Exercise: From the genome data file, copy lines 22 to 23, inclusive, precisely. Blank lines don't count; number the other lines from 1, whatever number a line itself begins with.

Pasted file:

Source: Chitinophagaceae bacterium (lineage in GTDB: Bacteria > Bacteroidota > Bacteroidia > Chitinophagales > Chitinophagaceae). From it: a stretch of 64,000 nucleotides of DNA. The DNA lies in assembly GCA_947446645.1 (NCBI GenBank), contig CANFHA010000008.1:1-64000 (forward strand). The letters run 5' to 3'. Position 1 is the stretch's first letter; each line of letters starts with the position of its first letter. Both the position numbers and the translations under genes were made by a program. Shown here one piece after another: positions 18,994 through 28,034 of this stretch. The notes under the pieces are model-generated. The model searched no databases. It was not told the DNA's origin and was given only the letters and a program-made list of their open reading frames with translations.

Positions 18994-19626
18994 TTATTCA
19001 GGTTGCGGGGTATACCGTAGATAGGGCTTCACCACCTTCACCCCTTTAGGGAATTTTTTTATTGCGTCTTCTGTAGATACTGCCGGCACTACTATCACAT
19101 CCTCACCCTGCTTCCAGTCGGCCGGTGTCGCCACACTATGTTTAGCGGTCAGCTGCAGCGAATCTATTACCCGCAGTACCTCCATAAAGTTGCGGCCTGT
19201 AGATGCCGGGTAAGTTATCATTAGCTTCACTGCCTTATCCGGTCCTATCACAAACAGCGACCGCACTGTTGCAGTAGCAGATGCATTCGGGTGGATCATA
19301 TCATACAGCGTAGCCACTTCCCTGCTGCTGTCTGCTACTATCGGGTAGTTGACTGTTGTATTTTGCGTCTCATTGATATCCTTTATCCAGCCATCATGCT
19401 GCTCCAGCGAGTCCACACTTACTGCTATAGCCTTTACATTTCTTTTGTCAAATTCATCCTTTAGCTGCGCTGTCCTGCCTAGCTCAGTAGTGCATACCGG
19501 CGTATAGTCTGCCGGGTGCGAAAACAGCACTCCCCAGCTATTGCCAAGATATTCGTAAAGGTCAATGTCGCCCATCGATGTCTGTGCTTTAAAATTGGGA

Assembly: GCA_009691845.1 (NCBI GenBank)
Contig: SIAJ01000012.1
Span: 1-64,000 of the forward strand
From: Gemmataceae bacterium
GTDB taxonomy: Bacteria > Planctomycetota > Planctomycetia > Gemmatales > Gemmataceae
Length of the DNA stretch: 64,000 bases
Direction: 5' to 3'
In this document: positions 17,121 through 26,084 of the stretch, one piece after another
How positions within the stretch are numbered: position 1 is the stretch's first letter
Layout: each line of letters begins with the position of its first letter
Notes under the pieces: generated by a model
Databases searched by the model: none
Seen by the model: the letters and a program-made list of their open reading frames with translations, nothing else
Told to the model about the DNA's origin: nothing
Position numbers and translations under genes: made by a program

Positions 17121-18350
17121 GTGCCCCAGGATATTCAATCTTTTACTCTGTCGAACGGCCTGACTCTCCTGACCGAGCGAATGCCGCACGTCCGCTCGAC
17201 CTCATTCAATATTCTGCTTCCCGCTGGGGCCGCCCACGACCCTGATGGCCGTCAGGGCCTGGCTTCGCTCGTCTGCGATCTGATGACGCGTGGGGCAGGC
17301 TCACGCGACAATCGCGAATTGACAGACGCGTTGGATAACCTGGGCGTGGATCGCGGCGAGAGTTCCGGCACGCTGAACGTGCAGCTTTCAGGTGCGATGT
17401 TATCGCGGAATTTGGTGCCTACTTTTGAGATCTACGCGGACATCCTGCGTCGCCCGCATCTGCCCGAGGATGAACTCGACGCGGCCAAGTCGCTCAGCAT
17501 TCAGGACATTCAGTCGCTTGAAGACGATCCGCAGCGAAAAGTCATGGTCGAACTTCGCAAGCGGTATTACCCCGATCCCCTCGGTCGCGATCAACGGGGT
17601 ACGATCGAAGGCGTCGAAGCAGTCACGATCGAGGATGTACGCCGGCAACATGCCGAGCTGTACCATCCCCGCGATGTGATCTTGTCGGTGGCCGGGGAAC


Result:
Seen by the model: the letters and a program-made list of their open reading frames with translations, nothing else
Told to the model about the DNA's origin: nothing